‘Describe and explain the differences between the reactions of sodium and water and aluminium and water.’
‘Discuss the process of photosynthesis.’
‘Explain why car tires become warm to touch after a while.’
Don’t worry – I don’t actually want to test you on your high school science knowledge.
I want your teen see how the clue to nailing a question in a science exam is in the questions themselves.
What do I mean?
The hypothetical questions above don’t give a lot.
On the face of each one, it’s not obvious what the parameters of the question are.
Where do you start? How much detail do you need to go into?
But if you know what clues to look out for, the questions actually tell the student exactly what they need to do.
Let’s take the first question: ‘Describe and explain the differences between the reactions of sodium and water and aluminium and water’.
On the face of it, this seems like a very broad question.
Where on earth are you supposed to start?
The magic words in this question are ‘describe’ and ‘explain’.
These words are the kinds of signals your teen needs to be on the lookout for.
How does this work?
The word ‘describe’ in this question tells your teen that the first thing they need to do is describe the differences in the reactions between both sodium and aluminium with water.
Describe simply means ‘tell us the facts’.
Your teen would need to detail what one would observe in both of these reactions in such a way that emphasises the differences between them.
Describe the reaction of one, and then the other.
I never said this was string theory.
The word ‘explain’ tells your teen that they need to explain why the reactions are different.
For this part your teen will need to have done the hard yakka.
They’ll need to understand why the different atomic structures of sodium and aluminium make them react with water differently, and how this corresponds with the different reaction observations.
This second bit – the ‘how’ part – is for extra brownie points. It will show the examiner that your teen understands the link between what’s going on at the atomic level and what we see with our own eyes in the test tube.
And that’s all folks.
I hope you can see how the clue to how to go about answering the question was embedded in the question itself.
Let’s take a look at the second question: ‘Discuss the process of photosynthesis’.
Can you pick out the ‘signal word’ in this question?
You got it – it’s ‘discuss’.
When you see the word ‘discuss’, or a word like it, you know that it’s not a question your teen can answer in just one sentence.
Because of the word ‘discuss’, this is a question that requires the student to have a well-developed understanding of the process of photosynthesis.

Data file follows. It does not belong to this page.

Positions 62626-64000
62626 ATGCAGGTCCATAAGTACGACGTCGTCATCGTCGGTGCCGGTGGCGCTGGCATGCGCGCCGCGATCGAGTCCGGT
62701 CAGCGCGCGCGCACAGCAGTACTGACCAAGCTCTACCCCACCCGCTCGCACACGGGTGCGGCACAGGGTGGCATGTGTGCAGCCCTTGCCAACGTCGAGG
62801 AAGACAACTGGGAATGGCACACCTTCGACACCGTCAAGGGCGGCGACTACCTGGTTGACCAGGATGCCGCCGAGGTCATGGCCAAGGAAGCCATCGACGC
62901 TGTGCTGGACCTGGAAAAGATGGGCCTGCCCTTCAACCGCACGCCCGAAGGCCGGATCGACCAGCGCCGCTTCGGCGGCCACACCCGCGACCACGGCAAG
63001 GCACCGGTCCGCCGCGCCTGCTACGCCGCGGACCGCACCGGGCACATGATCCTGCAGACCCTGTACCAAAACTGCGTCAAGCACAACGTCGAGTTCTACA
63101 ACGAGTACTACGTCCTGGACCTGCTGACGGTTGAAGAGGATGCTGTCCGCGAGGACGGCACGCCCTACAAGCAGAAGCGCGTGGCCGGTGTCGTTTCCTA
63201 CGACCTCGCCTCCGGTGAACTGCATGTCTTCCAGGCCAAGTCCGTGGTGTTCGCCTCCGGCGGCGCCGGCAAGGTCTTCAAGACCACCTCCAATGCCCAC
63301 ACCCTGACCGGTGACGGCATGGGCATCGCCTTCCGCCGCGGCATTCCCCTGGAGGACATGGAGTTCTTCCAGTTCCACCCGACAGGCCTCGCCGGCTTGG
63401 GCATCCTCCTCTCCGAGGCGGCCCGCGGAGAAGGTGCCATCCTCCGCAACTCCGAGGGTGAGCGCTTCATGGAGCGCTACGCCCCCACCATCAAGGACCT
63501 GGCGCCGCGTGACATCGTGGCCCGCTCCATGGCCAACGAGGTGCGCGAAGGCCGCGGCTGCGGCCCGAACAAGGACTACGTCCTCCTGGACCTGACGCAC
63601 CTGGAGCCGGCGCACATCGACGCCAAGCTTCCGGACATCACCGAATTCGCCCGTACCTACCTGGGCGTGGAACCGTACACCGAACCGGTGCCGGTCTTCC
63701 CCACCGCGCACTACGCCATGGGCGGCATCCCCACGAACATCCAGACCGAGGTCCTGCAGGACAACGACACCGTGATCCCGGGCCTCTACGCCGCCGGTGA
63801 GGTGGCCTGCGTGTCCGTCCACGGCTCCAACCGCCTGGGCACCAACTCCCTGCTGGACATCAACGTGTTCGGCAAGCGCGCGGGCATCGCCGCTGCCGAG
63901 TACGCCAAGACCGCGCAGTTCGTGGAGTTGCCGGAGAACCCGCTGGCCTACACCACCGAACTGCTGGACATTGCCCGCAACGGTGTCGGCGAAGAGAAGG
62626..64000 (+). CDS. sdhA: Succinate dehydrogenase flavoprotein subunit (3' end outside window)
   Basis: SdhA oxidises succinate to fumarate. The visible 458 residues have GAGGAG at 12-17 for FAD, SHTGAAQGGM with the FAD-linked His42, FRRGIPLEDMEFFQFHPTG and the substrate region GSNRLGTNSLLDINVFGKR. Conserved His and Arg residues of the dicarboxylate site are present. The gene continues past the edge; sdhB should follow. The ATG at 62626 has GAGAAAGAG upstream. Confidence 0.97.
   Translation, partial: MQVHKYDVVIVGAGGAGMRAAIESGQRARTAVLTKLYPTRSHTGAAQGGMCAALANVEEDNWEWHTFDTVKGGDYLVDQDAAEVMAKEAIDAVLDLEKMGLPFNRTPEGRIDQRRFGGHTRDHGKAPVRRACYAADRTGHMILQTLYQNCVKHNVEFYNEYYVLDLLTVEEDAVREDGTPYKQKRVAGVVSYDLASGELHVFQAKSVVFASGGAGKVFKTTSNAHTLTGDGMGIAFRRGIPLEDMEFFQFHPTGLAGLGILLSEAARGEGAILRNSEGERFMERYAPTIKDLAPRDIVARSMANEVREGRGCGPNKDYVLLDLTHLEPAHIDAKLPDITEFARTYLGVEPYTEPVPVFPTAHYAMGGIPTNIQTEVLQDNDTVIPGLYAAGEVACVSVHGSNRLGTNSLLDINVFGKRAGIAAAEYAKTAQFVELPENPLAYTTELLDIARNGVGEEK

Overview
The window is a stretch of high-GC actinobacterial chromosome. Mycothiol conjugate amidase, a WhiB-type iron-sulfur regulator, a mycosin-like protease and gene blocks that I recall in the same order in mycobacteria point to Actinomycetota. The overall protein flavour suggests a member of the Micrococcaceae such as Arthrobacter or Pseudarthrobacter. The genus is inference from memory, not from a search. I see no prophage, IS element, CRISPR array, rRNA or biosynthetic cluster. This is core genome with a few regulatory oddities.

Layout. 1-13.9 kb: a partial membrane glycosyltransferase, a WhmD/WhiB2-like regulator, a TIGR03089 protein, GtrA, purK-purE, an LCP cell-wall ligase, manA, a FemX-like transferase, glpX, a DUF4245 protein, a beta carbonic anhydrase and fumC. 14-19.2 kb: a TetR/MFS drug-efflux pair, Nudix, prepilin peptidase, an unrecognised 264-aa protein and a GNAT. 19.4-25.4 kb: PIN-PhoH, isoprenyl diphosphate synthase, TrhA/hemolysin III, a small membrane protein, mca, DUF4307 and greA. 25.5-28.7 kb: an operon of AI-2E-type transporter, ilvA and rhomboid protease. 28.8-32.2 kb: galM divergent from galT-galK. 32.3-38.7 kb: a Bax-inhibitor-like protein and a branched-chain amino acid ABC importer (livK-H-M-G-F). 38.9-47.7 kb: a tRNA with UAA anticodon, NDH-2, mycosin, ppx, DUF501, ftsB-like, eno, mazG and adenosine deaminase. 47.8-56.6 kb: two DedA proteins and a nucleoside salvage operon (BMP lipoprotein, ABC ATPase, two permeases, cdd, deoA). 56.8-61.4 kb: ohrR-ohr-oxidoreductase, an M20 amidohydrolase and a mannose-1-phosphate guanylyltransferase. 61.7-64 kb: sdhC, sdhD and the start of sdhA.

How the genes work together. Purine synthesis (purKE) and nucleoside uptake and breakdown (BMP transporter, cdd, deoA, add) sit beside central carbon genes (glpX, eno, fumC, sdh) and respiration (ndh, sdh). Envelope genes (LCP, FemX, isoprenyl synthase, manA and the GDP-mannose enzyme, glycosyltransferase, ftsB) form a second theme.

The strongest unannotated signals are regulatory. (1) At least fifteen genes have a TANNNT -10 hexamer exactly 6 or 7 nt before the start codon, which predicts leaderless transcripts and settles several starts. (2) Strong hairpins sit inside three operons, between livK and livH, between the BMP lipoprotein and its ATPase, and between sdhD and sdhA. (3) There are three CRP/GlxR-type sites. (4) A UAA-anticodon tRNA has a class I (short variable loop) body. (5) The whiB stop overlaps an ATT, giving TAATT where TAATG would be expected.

Before your teen thinks that their mind has gone blank and they now know nothing about photosynthesis – don’t worry – the word ‘discuss’ reveals more than one might think.
As I’ve said, when a question asks you to discuss something, it wants you to really go for it.
There’s a way to do this.
When you ‘discuss’ something – ie, when you explain something to someone in a decent amount of detail, you don’t start off my launching into the most complicated part.
You preface your answer with a simple description of the topic/process/subject you’re about to discuss.
So that’s exactly what your teen needs to do when faced with an open-ended question like ‘discuss’.
The very first thing they need to do is describe whatever the subject matter of the question is.
Describe the process of photosynthesis – what are the steps.
Once they’ve done that, they can explain what they’ve described.
Why is it like that? Why does it behave that way? What is the reason for that?
Explain why photosynthesis happens this way.
Then they can dazzle the examiner with their understanding of how different bits/parts/concepts link together, why this important for the broader purpose of X, etc.
Your teen should now have a well-structured and well thought out answer, to a question that on its face seemed to offer no clues as to how to go about answering it.
To sum up…
When it comes to written answers in science exams, your teen should always be looking for ‘signals’ in the questions.
They should ask themselves – ‘what is this question really asking me to do’?
Of course the questions won’t tell them the answers exactly, but there are always patterns to look for in questions that will come up time and time and again.